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dlw181
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Can anyone tell me the date and the journal of Eddington's original paper that suggested the new coordinate system to remove the Schwarzschild singularity? I understand it was in the 1920s.
Thanks.
Thanks.
dlw181 said:Can anyone tell me the date and the journal of Eddington's original paper that suggested the new coordinate system to remove the Schwarzschild singularity? I understand it was in the 1920s.
Thanks.
Eddington-Finkelstein coordinates are a set of mathematical coordinates used in the study of black holes. They are useful for describing the geometry of space-time around a black hole, particularly near the event horizon.
Eddington-Finkelstein coordinates are different from other coordinate systems in that they are "curved" coordinates, meaning they take into account the curvature of space-time near a black hole. They also have the advantage of being "regular" coordinates, meaning they do not break down at the event horizon like other coordinate systems.
Eddington-Finkelstein coordinates were independently developed by British astrophysicist Arthur Eddington and German mathematician David Finkelstein in the early 20th century. They were both seeking a coordinate system that could accurately describe the space-time around a black hole.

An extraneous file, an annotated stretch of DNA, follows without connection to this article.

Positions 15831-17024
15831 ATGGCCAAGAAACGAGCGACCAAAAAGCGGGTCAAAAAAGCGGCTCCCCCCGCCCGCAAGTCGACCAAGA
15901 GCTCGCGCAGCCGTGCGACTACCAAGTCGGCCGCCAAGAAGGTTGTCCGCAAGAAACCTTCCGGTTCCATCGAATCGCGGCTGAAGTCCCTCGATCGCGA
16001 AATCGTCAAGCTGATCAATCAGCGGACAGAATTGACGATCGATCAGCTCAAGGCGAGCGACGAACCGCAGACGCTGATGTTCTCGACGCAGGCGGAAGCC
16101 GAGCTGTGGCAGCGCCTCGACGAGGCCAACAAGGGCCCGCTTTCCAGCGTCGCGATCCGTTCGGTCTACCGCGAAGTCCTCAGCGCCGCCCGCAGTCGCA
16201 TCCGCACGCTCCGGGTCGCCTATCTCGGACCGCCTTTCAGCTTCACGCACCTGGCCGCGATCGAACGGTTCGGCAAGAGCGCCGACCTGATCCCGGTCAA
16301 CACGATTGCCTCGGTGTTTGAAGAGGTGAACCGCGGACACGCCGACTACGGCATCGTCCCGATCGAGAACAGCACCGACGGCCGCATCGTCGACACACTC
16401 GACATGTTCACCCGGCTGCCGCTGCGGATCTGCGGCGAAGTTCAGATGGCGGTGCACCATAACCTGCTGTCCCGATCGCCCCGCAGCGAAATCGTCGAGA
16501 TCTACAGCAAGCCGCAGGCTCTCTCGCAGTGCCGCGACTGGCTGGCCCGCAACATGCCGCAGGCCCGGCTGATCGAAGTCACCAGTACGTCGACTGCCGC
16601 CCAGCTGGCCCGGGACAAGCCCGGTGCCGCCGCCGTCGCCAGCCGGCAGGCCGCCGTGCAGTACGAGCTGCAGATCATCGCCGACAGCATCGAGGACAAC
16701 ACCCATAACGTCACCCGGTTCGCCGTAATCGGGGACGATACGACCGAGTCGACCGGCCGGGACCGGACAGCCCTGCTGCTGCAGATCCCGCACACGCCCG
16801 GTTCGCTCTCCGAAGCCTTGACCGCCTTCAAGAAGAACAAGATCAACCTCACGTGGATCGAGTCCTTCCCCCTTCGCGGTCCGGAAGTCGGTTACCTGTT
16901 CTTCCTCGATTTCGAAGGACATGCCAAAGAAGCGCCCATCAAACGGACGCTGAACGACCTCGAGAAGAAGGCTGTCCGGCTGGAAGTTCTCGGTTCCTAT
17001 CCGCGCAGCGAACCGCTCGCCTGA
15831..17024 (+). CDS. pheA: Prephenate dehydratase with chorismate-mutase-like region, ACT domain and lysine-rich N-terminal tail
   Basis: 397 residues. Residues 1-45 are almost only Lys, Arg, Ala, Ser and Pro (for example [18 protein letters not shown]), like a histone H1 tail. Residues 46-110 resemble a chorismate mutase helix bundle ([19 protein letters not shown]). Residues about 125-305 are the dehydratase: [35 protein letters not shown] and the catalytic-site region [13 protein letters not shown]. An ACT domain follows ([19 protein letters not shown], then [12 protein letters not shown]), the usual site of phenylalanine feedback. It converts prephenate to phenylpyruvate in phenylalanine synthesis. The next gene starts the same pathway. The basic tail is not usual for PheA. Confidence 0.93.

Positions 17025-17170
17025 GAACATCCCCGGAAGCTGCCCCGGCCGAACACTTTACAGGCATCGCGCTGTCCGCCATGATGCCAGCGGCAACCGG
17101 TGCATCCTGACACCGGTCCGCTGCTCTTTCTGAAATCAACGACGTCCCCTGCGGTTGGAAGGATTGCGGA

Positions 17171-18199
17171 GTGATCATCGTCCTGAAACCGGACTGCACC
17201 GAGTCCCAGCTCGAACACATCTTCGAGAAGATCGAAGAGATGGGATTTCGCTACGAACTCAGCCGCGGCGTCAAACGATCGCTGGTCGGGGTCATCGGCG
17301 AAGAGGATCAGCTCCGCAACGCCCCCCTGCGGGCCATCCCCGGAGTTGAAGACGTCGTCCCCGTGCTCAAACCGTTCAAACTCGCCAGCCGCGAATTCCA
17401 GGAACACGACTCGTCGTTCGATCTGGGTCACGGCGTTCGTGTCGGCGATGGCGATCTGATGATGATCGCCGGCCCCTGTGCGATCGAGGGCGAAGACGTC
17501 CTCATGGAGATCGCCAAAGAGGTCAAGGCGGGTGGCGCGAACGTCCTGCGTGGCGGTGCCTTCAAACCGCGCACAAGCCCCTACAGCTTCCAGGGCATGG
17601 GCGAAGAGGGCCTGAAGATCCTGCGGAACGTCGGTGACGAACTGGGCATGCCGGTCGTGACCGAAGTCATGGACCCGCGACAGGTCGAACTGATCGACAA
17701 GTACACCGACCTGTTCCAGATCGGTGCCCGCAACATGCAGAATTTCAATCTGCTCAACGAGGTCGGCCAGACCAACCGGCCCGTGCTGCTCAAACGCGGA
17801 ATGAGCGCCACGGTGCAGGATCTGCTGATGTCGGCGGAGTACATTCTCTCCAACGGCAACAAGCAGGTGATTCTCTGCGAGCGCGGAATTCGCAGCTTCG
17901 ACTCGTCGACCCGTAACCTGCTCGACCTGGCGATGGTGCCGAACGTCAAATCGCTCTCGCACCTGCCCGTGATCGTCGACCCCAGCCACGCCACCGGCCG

Eddington-Finkelstein coordinates have played a significant role in the study of black holes and their properties. They have helped scientists understand the behavior of matter and energy near the event horizon, as well as the effects of strong gravitational fields on light and other particles.
While Eddington-Finkelstein coordinates were originally developed for the study of black holes, they have also been used in other areas of astrophysics, such as the study of neutron stars and other highly compact objects. They have also been applied to other fields, such as general relativity and cosmology, as a way to describe the curvature of space-time in certain scenarios.